by Chris Chase
The Escape has done a lot of heavy lifting for Ford since its 2001 arrival. This compact crossover has perpetually been one of the most popular vehicles in its class, despite few significant updates in its first dozen years on the market.
In 2013, the third-generation Escape marked the model’s first major move forward. That version was a lot more fun to drive, with sleeker styling and more technology in the cabin and under the hood.
Ford has reworked the Escape once again for 2020, but it’s a cautious redesign that proves the company is unwilling to gamble too much with this small SUV’s big success.
Interior design and space
The Escape’s cabin looks and feels modern, with the expected touchscreen mounted atop the dash to control audio, phone and navigation functions. There are also a few redundant buttons below the screen for basic audio controls.
All air-conditioning functions are controlled with a simple array of buttons set lower on the dash. My Escape SEL tester had a single-zone automatic climate system, though I had expected a dual-zone setup to go with a nearly $40,000 as-tested price.
Interior space is good, but nothing special for the compact SUV segment. However, it’s worth mentioning the generous rear-seat headroom, even with my tester’s optional panoramic sunroof.
Most adults will find the rear seat cushions too shallow and low to the floor to provide good thigh support. Also, the rear door openings are narrow, so passengers with longer legs will have to do some minor gymnastics to get in and out of the back seats.
Overall, the Escape’s interior looks and feels all right for the SEL’s $35,000 starting price, but there are elements that feel cheap for my tester’s tag. Rear-seat riders will not be impressed by the hard, plasticky door panels; the front doors are done in a nicer padded material.
The rear seats fold nearly flat to expand cargo space, but there’s no way to lower them from the cargo opening (a nicety that many of the Escape’s competitors offer in lower-priced trims). Instead, you have to open one of the rear doors and pull the lever on the side of the bottom seat cushion.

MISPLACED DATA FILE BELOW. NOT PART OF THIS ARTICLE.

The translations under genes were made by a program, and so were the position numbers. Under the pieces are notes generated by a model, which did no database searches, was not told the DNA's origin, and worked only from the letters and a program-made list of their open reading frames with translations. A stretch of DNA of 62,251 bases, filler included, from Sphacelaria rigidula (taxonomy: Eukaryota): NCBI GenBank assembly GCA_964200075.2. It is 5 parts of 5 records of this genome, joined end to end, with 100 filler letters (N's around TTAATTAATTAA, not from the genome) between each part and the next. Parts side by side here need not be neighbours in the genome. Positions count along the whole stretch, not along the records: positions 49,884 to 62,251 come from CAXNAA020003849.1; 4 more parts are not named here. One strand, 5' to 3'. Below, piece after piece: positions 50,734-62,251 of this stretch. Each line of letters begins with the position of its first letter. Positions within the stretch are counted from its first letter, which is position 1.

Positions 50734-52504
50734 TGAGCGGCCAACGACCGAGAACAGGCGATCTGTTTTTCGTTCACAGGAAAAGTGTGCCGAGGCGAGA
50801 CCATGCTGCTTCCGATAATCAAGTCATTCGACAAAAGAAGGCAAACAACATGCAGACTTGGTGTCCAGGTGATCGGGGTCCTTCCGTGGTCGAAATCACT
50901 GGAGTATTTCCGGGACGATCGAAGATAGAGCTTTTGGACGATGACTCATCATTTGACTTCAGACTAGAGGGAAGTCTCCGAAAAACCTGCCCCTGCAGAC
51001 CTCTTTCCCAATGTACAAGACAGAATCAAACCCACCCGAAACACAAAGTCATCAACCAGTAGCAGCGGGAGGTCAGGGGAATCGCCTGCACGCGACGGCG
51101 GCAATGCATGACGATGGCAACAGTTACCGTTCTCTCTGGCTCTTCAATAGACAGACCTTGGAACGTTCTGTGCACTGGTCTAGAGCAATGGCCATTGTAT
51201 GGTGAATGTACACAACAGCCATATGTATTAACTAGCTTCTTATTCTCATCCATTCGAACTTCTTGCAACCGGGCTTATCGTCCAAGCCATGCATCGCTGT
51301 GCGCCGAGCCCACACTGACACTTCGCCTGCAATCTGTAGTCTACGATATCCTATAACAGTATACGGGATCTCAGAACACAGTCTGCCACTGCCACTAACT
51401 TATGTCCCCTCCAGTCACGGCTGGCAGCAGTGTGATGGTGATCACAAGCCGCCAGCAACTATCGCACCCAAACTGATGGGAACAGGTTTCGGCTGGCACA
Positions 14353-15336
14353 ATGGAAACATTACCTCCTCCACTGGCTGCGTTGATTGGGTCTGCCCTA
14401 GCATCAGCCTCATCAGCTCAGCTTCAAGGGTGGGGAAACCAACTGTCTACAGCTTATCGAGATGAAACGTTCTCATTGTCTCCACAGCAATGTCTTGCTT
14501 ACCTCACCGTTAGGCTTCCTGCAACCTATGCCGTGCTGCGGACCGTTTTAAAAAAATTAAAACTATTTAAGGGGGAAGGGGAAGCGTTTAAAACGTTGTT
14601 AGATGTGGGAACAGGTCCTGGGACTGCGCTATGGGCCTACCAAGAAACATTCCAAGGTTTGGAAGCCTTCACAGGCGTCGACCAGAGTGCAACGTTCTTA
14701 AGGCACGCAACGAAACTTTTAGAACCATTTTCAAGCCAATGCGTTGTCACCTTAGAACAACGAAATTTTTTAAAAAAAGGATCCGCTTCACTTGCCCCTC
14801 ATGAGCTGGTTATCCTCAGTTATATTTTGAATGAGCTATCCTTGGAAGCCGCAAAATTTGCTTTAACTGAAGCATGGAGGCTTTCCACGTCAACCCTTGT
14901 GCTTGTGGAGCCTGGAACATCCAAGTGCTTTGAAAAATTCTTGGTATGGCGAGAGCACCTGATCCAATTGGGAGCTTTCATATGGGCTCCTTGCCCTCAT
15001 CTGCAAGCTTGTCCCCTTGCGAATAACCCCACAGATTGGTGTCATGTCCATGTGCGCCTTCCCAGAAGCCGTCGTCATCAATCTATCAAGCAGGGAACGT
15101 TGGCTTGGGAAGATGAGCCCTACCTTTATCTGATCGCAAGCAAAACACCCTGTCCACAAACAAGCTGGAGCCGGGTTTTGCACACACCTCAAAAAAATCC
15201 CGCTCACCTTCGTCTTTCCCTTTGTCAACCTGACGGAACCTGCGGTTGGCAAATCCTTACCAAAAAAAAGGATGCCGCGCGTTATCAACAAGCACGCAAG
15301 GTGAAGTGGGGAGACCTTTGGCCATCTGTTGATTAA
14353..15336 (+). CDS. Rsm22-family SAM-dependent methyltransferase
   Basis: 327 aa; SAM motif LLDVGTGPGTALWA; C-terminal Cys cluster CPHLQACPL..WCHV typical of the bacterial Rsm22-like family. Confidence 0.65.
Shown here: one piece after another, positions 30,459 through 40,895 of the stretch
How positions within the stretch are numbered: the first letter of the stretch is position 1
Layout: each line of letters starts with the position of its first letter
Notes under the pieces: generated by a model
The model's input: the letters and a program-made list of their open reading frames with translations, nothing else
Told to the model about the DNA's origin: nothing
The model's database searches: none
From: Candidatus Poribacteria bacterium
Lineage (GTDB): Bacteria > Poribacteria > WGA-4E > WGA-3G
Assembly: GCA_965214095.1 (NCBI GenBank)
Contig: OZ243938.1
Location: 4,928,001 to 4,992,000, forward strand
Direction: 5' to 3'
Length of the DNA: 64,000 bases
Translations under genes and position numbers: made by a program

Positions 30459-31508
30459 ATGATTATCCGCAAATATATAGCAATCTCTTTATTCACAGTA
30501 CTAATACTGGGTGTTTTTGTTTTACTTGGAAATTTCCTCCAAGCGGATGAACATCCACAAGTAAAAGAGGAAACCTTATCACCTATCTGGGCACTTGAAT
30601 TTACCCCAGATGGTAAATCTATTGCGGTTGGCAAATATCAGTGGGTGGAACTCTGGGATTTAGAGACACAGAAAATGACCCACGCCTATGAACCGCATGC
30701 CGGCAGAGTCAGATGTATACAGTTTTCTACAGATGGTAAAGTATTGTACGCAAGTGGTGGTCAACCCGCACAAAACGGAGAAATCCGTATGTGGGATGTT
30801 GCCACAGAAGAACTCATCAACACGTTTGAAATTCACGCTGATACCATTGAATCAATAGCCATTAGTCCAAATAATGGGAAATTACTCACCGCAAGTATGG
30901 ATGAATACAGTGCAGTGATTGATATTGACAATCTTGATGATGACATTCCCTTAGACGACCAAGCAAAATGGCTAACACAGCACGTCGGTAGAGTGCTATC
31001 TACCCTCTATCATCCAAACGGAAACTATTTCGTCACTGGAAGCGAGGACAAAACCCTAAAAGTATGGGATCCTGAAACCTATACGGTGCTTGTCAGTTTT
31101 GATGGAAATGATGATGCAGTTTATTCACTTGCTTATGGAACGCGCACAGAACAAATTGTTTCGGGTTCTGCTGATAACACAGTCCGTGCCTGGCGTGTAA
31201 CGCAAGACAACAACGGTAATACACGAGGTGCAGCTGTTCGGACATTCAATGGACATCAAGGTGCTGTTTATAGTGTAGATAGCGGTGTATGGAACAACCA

Performance and driving feel
One of the most notable mechanical changes in the fourth-generation Ford Escape is a new turbocharged 1.5L three-cylinder engine that replaces a four-cylinder turbo as the base power source. Despite losing a cylinder, its 181 hp and 190 lb-ft of torque are increases of 2 hp and 13 lb-ft.
The three-cylinder makes good low-speed power, but feels only adequate when accelerating at higher speeds. However, Ford has done a good job of masking the odd mechanical sounds and vibrations typical of a three-cylinder engine.
All Escape models are standard with an eight-speed transmission in place of 2019’s six-speed. It generally works well, but on several occasions delivered rough or jerky shifts. There’s no provision for manual shifting, but a sport mode makes the engine and transmission more responsive to the gas pedal.
The ride is comfortable and agile enough for city driving, but this new Escape feels less eager to take quick corners than the previous generation.
My Escape SEL tester had optional AWD, which you can also add to S and SE trim levels. The top-end Titanium model comes standard with AWD.
2020 Ford Escape fuel economy
Fuel consumption estimates for the 2020 Ford Escape with the 1.5L engine and AWD are 8.9/7.6 L/100 km (city/highway). I saw an average of 9.0 L/100 km in a week of city driving.
The front-wheel drive 1.5L version is a bit thriftier at 8.6/7.1 L/100, and the Escape’s more powerful 2.0L engine (which only comes with AWD) is rated at 10.4/7.5 L/100 km.
Ford also makes hybrid and plug-in hybrid (PHEV) versions of the Escape if you want a more economical drive.
2020 Ford Escape trim levels, pricing and features
My test vehicle’s SEL AWD trim is second from the top of the range and starts at $35,049. That price includes a heated steering wheel, hands-free power tailgate, passive keyless entry, heated front seats, a power driver’s seat, collision detection with automatic braking, lane keeping assist, blind spot monitoring, and rear cross-traffic alert.
Ford added a panoramic sunroof ($1,750), and the Ford Co-Pilot360 driving assist system ($950). The other pricey extra was the Star White Metallic paint, which added $550. Those items, plus floor and cargo area mats ($300), took the total price to $38,599 before freight and taxes.
As I mentioned early on, the lack of dual-zone A/C stood out in a nearly $40,000 car. Other cheap touches were the manual day/night rearview mirror and undamped assist handles that snap back up against the headliner when you let go of them.
You have to move up to the top-end Titanium trim ($40,149) for dual-zone climate control and an auto-dimming mirror. Titanium also adds a digital gauge cluster, an active park assist function, adaptive cruise control, and LED headlights.
The 2020 Ford Escape is a cautious move forward for this popular small crossover. It looks plainer and is less interesting to drive, but those characteristics make it a safer bet in the competitive compact crossover class.
2020 Ford Escape
Vehicle category: Compact SUV/crossover
Engine: 1.5L three-cylinder; 181 hp, 190 lb-ft torque
Transmission: 8-speed automatic
Notable standard features (SEL trim; MSRP: $35,049): Heated steering wheel, hands-free power tailgate, passive keyless entry, heated front seats, a power driver’s seat, collision detection with automatic braking, lane keeping assist, blind spot monitoring, rear cross-traffic alert.
Notable options (as tested; MSRP: $38,599): Panoramic sunroof; Co-Pilot 360; Star White Metallic paint
Fuel economy, ratings (l/100km, city/highway): 8.9/7.6Fuel economy, observed (l/100km): 9.1